All I can think about on this pleasant day is waste hay, chicken manure and goat yard litter.
It’s what I do right now. It certainly isn’t a white collar job.
I’m thinking about making a mulch- or sheet-composted garden.
Just spread out all of that organic stuff about half a foot thick and let it start to rot down during the off-season, enough so it kills the grass and weeds under it and is ready to supply broken-down nutrients to transplant or direct seed through in the spring.
I’ve been thinking about this since the late ’60s. I’ve seen others do it.
My neighbor Randy, who ended up fleeing New York a few years ago, was having some success on a small scale with the method before that.
He probably is doing the same down in Tennessee.
I’m not going to do it on a large scale, maybe 40 feet by something, because for these many years I have had success breaking down manure piles into black compost, and either turning it in to the gardens or just spreading it on top.
For one thing, you can’t run a mechanical seeder through a sheet mulch. It would just clog up with the hay and other stuff that hasn’t broken down completely.
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Also, the weeds that pop up in that sheet mulch would probably have to be pulled one at a time. It seems any kind of cultivating device, from a spring tooth harrow to a hoe, would tend to pull away the sheet compost, at least until it is completely rotted.
I could be wrong, but it seems the garden would have to be taken care of and planted mostly by hand without the efficiency of tools, including hand tools.
I’ve seen sheet mulching used, but only on relatively small gardens.
Still, I’ve come to the decision that I have to try it, mostly because it seems a natural way to build soil, and avoids several steps.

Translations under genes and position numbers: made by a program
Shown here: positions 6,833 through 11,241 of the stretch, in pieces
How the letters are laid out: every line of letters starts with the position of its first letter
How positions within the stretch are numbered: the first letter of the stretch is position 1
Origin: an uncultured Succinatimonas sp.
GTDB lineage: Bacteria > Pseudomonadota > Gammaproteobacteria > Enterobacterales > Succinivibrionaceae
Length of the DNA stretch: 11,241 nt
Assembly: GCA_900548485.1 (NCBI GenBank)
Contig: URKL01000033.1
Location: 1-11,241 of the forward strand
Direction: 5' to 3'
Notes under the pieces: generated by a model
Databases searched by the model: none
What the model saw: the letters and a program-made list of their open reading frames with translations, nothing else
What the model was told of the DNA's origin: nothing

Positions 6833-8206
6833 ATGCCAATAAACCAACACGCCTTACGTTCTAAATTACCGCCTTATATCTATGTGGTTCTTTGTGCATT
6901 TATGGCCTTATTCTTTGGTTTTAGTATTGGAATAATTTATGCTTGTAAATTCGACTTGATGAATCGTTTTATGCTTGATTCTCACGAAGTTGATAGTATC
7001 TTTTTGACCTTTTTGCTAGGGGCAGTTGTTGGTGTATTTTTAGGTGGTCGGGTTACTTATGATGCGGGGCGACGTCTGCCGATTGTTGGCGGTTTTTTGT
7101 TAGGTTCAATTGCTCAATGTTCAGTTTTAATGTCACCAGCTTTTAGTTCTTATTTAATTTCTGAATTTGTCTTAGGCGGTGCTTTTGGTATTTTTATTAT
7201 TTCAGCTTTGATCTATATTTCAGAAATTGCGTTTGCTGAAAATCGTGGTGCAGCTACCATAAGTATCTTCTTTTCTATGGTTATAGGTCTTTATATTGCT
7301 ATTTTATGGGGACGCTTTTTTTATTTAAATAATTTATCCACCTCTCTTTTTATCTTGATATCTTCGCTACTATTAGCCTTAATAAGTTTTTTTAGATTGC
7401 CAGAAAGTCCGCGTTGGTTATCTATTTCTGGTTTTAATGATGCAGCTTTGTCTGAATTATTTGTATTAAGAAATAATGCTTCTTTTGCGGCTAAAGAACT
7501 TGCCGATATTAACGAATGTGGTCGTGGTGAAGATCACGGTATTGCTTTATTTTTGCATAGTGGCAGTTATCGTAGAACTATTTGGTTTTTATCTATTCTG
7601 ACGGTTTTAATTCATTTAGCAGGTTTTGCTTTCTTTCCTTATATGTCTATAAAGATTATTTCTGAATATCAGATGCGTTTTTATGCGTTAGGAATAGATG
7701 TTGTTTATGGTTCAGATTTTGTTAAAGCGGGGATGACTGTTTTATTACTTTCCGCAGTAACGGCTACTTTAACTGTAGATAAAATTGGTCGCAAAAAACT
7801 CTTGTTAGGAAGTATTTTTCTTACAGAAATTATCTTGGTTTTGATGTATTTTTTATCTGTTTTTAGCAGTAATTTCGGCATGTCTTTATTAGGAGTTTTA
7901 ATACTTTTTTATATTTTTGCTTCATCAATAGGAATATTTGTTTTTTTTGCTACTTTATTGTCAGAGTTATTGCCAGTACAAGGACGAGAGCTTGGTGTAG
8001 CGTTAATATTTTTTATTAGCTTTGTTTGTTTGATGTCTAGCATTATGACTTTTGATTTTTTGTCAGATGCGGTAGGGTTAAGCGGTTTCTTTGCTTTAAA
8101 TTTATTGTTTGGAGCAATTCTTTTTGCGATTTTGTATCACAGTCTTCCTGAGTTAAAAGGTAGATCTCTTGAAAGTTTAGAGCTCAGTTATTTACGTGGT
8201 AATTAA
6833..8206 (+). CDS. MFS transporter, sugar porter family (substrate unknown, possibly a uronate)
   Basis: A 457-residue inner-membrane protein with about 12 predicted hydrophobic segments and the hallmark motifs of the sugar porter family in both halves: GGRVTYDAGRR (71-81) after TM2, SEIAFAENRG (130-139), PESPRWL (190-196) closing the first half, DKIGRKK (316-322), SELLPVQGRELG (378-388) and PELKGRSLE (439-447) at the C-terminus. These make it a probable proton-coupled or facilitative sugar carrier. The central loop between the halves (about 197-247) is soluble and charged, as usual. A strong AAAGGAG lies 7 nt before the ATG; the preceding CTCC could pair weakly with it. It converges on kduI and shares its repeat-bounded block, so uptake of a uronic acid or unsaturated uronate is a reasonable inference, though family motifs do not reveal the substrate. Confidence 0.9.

I put a lot of effort into building compost piles, turning them, encouraging them into a mostly black soil, spreading them, and turning them in.
Somehow, it seems I’m not getting any younger. Meaning perhaps I should learn how to work with smaller gardens.
That’s not all though. The process of making compost piles, spreading, and finally turning it in is very energy intensive.
I am not able to do all of that with my own strength and endurance. Not with the amount of garden that I have.
In the past, I have enjoyed the help of oxen, tractors, tillers and manure spreaders.
Still, I seem to have used a lot of my own physical and mental fortitude over the years. For example, I have pitched plenty of finished compost out of the back of a pickup.
Spreading anything requires work, but moving it and spreading it once, and letting nature and time take care of the rest, might make a lot of sense, and a lot less calories burnt either by beast or machine.
I’ve talked myself into it. I’ll give another way a try. Still, I’ll get to think about all of that waste hay, chicken manure, and goat yard litter.
Forrest Hartley lives in Hadley, N.Y. Leave a message at email@example.com.